Jump to content

  • Log In with Google      Sign In   
  • Create Account


Member Since 21 Jun 2012
Offline Last Active Sep 05 2013 02:04 PM

#4972975 Realistic Encouragement vs Trolling Tear-down

Posted by on 24 August 2012 - 07:38 AM

Great post OP, I would not call myself inexperienced since I worked on a lot of game projects (School and personal), but I always consider myself a beginner no matter what because I'm constantly learning new things.

Here's a funny story. When I was in high school I was not exactly the greatest student (Mostly lazy). I remember taking an optional computer course in grade 10 which exposed us to a bit of VB programming. The teacher unfortunately was not that interested in teaching the course and he never really was a people's person, regardless, I barely passed the course. 2 years later I tried to take the second part of this course which apparently was a bit more advanced, but this time around I had the motivation and seeing how I had the pre-req, I was eligible. The first day of classes I walked in, the same teacher came up to me and asked me to leave his class because I was "not good enough" and I will "never do anything in the computer industry", he went on to say that he refuses to teach me even though it was his job and I had the eligibility. Whatever the case was I had to take a different course and that was that, but all I remember was that his words were heart breaking at the time that I actually wanted to stay away from programming in general.

Fast forward a few years after high school, working to save money, and what not, I eventually ended up going to college for Computer Science, how did that happen? Don't ask, but it was almost by luck (Initially what I had wanted was Computer Engineering). Today I'm happy to say that I work as a Software Developer for a living and have 5 years of experience under my belt in the industry, I have so much passion for what I do that I'm so thankful every day on how it worked out the way it did.

The morale of the story is, if you want it bad and you work your butt off, you will get there. It's not easy, but don't let anyone get in your way if you want it. Even if you think you're a slow learner or not good enough in subjects like math and what not, keep working hard and you'll get there.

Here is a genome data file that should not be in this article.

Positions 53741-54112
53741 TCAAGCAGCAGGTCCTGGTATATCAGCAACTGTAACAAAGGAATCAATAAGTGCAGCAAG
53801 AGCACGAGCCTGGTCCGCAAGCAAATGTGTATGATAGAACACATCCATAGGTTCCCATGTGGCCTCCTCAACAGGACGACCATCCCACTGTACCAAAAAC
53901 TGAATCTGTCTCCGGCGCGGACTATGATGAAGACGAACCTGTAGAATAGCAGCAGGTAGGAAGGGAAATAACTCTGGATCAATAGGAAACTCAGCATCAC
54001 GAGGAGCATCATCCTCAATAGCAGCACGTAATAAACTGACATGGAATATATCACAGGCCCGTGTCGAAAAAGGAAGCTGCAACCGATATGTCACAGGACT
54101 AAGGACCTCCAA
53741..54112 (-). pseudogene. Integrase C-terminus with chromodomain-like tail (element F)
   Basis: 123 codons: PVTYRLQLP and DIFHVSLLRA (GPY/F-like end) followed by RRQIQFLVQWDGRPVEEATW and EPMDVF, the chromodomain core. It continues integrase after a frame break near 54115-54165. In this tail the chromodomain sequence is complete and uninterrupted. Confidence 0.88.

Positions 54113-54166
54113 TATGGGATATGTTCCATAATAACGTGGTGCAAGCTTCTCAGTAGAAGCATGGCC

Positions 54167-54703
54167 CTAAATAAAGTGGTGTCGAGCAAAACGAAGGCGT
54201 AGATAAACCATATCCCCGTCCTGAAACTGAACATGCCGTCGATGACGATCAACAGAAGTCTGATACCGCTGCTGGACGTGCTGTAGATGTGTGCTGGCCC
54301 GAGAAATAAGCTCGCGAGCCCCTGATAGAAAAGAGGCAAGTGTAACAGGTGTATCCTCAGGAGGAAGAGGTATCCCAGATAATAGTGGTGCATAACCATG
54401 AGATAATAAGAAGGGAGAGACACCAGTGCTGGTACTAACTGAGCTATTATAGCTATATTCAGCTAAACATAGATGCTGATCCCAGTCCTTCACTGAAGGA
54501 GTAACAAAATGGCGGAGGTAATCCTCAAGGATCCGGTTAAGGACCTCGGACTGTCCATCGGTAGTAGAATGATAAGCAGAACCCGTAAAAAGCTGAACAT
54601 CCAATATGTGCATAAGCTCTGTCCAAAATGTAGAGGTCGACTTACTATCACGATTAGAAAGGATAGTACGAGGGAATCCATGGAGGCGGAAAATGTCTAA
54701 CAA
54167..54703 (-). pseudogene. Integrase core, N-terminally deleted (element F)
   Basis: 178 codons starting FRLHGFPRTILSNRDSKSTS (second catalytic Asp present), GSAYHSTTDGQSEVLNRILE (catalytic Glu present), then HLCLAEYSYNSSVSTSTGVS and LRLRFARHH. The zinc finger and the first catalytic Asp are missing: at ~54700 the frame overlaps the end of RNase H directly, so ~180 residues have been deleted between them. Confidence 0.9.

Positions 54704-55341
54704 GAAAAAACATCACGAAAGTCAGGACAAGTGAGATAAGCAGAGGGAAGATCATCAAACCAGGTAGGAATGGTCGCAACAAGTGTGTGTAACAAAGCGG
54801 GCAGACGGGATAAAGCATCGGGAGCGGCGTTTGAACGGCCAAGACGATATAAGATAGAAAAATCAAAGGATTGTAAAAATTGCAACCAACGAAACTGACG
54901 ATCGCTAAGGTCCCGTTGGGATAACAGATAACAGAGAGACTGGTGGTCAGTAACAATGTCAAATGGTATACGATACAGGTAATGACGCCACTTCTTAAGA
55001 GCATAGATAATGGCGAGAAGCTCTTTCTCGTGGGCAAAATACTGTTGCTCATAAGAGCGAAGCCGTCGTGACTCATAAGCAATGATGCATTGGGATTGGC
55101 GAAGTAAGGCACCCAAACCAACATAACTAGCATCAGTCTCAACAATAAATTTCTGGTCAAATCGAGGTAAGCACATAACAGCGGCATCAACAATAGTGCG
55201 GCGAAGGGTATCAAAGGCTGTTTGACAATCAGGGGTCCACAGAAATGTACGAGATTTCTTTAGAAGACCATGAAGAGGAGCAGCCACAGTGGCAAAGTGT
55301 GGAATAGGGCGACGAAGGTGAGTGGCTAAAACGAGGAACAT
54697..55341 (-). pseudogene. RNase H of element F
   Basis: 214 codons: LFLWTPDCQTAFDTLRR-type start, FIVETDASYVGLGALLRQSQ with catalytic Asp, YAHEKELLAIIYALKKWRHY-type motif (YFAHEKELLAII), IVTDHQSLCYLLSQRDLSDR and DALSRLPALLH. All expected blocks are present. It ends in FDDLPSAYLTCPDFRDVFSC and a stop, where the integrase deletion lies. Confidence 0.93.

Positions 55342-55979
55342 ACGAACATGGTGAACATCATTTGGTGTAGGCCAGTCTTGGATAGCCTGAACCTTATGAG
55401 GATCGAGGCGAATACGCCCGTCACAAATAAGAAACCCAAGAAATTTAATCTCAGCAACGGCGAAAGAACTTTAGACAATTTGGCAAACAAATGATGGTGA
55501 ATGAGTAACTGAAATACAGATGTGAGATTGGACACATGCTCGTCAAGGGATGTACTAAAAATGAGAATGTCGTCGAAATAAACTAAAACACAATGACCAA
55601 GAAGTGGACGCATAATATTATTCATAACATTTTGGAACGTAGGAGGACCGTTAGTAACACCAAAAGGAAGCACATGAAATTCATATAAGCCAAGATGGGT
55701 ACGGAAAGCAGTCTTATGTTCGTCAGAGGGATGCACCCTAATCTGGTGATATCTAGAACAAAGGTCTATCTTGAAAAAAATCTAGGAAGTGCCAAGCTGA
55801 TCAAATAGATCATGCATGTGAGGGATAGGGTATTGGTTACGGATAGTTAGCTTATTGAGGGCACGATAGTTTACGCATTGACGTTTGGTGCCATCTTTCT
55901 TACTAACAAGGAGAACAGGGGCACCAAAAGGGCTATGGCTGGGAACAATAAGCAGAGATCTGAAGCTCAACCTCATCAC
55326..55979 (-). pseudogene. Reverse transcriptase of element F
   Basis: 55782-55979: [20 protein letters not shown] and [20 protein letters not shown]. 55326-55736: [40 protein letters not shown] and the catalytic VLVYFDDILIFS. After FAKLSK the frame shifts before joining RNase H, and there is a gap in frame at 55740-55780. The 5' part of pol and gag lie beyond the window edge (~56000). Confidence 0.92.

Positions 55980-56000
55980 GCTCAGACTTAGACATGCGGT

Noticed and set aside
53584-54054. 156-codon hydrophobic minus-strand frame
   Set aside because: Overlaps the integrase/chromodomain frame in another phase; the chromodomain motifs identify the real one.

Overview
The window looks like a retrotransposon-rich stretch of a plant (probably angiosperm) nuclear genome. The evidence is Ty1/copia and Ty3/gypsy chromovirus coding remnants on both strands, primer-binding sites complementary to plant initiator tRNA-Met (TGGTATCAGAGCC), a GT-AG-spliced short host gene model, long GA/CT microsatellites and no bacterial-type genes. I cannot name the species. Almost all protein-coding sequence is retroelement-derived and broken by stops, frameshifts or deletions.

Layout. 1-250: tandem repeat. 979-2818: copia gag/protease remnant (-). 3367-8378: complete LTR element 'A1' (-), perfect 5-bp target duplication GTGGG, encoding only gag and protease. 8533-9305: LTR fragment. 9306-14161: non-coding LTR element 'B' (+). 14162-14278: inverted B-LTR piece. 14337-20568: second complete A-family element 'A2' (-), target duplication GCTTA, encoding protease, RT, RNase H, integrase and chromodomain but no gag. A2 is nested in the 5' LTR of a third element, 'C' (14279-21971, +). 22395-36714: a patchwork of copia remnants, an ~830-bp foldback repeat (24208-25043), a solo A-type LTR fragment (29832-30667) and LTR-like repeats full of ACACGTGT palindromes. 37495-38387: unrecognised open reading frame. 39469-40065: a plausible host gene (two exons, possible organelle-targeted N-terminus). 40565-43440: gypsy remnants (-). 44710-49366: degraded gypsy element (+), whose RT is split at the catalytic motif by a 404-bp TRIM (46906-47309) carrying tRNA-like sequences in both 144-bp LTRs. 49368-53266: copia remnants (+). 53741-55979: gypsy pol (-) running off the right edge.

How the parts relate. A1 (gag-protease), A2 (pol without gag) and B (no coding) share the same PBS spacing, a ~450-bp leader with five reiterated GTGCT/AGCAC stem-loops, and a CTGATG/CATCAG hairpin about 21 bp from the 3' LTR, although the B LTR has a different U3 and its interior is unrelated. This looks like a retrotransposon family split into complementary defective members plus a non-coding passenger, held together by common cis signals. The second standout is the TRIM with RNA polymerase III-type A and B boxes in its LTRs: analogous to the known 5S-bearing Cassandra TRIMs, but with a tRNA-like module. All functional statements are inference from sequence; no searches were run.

#4960510 Complete beginner

Posted by on 18 July 2012 - 09:18 AM

I'm a complete beginner at programming, I tried to teach myself C++ a while ago and it all went downhill. I struggled a lot with it and was really put off, but I've always regretted giving up.

I made a topic a while ago about dyscalculus and programming and many people here posted about how they'd dealt with it so I've decided I'm going to work on it as well, but I don't know a good place to start.

What languages would you suggest for a total beginner? And what books?

I will share my two cents on the subject. I think learning the syntax and actual programming methods is not the problem. Usually people find it easier when they take baby steps, this is usually best when you're working with something straight forward that let's you do things in order. Languages like C++, C#, or Java are object oriented programming languages, while it's possible to implement none object oriented designs with them, most tend to focus on that and assume that you will be using them for an object oriented purpose.

My advice is to choose something straight forward yet challenging at the same time. The first time I learned how to program is when I was doing windows forms with VB 6, and while it was great and easy, is was way too easy and did not teach me a lot of fundementals. Eventually I did learn C programming by doing tutorials and writing command line programs, only then I learned how to program very well. I found C to be a great language for a begginer because it was top to bottom and once the concepts of programming were learned, I was able to apply them to other languages later on such as C++, C#, Java, JavaScript, PHP, etc, though I eventually had to takle the different styles of programming, but that should be done when you can program a bit.

Because I'm interested in Game Development is it advised I focus on that area more so? Or just programming in general?

Thanks for your time and help!

Don't worry about game programming until you at least learn how to program. Dedicate yourself a good month to two to learn programming (Depending on how fast you pick things up). Game programming will eventually be waiting for you when you're done with general programming.

#4958480 Why Game Programming?

Posted by on 12 July 2012 - 11:31 AM

hi .
I have worked DirectX 9 ,10 , and lately 11. and I'm writing a game engine.(for about 2 years worked on AI , cullings, shaders,animations,BSP trees,.... and still working)
some day I readed this link :
I love Game programming.
When we look at Unity or UDK , they exactly do whatever we want.
so why should I write a game or game engine from scratch?
and will my DirectX knowledge be useful?
Where can I use DirectX?
please help me. I really think that I have made mistake .

I would not say you made a mistake by trying to build an engine, but it all depends on what you want to accomplish. If you wanted to get into the gaming industry and get hired by a bigger company, I suppose the skills you built up in these last two years or so will help you out. If not, you still learned some very valuable skills and it's always better to know things than not. So be positive about it and carry on from now.

Having said that, the problem is people sometimes focus a little too much on writing engines and ignoring the actual "game" development part. Remember that if you want to sell games, they have to be fun to play, and frankly, I can care less if you built your own engine or you used an exiting one, so long as the game is good, that all what matters in the end.